Sunday, August 15, 2010

to BE or NOT to BE that IS the QUEST ion

I don't think that reading Shakespeare in strict iambic stress patterns is really the best way to communicate his language. -- post on a web forum.

Sorry to harp on this, but it's sticking in my craw. Which is because I'm a Shakespeare geek. Here's what I think is true: lecturing people (e.g. in a class) about iambic pentameter is not (generally) the best way to make people (especially newbies) like Shakespeare. By God, there's so much more accessible stuff! Sex, violence, amazing characters, exciting plots, beautiful words and phrases...

But I utterly reject this idea that if you speak the verse using the rhythmic plans Elizabethan poets used and intended, it sounds stilted an unnatural. I claim the exact opposite. So this may be a technical point, only worthwhile for actors and orators to think about, but it's true nonetheless. If you've heard stilted performances (who hasn't?), that's not because the actors were being too metrical. It's because they were doing something else wrong.

Sticking to the meter doesn't mean POUNDING it. We all stress certain syllables when we speak and leave others relatively unstressed. But that DOESn't MEAN we SPEAK like THIS. We don't say everything like Alec Baldwin in "Glen Gary Glenn Ross" when he says "PUT the COFFee cup DOWN." But we still stress some syllables more than others.

I just scanned the famous "to be or not to be" speech. I did it by the book. You'll see my attempt below. (Note: in that attempted, i DID use CAPS like THIS, which SEEMS like GOing OVerBOARD. But that's just because I have to somehow indicate stress here using typed characters alone. What I'm trying to convey is SLIGHT differences -- not pounded, shouted ones. For instance, if you say "always" using a standard American accent, you say ALways and never allWAYS.)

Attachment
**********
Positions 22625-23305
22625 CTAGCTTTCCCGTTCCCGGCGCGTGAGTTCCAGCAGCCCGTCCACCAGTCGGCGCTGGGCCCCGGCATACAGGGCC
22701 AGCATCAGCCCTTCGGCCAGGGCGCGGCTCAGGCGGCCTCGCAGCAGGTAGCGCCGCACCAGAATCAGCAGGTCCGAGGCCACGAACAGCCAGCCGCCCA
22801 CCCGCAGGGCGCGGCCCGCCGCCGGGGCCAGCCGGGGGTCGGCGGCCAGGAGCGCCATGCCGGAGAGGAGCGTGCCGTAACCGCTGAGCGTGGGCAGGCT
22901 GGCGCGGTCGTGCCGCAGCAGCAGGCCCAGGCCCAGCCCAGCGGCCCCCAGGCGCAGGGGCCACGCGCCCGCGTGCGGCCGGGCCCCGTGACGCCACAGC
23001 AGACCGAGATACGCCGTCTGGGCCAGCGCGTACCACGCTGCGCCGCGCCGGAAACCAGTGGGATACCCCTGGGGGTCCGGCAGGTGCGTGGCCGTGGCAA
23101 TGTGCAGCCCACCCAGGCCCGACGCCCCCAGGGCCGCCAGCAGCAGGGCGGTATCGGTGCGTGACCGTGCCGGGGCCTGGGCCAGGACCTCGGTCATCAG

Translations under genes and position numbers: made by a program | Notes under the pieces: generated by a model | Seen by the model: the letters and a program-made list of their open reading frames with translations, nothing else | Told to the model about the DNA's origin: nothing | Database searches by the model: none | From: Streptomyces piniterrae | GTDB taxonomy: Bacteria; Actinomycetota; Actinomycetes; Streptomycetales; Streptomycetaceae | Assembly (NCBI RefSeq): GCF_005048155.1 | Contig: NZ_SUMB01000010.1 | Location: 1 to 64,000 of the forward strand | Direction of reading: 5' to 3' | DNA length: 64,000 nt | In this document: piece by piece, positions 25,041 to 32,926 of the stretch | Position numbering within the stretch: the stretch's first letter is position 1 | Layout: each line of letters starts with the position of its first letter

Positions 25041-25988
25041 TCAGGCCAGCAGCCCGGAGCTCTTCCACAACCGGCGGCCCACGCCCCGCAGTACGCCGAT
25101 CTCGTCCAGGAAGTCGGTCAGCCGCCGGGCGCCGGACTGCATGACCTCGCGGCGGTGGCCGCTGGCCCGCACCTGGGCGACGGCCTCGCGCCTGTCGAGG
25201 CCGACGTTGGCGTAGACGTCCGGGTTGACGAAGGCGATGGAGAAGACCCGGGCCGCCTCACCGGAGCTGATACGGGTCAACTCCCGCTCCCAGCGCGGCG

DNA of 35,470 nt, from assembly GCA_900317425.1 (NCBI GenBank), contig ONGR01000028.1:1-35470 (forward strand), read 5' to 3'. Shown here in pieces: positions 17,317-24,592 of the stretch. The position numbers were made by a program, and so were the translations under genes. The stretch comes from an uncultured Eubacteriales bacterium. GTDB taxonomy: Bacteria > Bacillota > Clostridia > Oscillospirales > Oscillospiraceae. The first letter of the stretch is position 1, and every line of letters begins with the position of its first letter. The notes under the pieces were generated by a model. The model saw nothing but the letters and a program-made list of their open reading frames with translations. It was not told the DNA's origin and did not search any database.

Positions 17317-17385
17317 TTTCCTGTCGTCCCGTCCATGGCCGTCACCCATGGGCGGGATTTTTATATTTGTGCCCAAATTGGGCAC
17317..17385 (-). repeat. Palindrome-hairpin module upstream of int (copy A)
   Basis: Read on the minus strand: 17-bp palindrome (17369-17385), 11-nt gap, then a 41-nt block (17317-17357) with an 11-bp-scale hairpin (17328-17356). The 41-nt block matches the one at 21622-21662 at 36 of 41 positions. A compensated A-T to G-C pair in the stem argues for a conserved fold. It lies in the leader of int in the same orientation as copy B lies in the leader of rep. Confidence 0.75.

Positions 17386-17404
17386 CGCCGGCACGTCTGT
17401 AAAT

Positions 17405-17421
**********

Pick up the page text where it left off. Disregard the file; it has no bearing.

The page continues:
Here's what's interesting. After scanning the text for stressed and unstressed syllables, I watched David Tennant perform it.

http://www.youtube.com/watch?v=xYZHb2xo0OI


I hope you agree with me that, whether or not you like his performance, that he doesn't sound stilted. If you're not looking for it, or if you're not trained in it, you probably can't even tell he's speaking metered verse. He sounds very natural -- just like he's talking using whatever rhythm he wants.

He's not. He's being ABSOLUTELY technically accurate. I was surprised and pleased to find that his interpretation matched mine EXACTLY! But I shouldn't have been surprised, because that IS the natural way to speak the verse.

Again, I would suggest he sounds natural and unstilted BECAUSE he's sticking to the blank-verse rhythm. If he tried to play against it, he would sound really odd. This isn't always the case. There are lines here and there you can play with without anyone (except a scholar) noticing. But if you stray too far from the rhythm, I promise you it will sound odd. It will sound like singing notes off key. When you don't notice it, that means it's working.

Here are a few notes for people who are new to blank-verse (a.k.a. iambic pentameter).

Standard blank verse is made up of five pairs of two syllable words, e.g.

In sooth I know not why I am so sad. (Opening line of "Merchant of Venice.")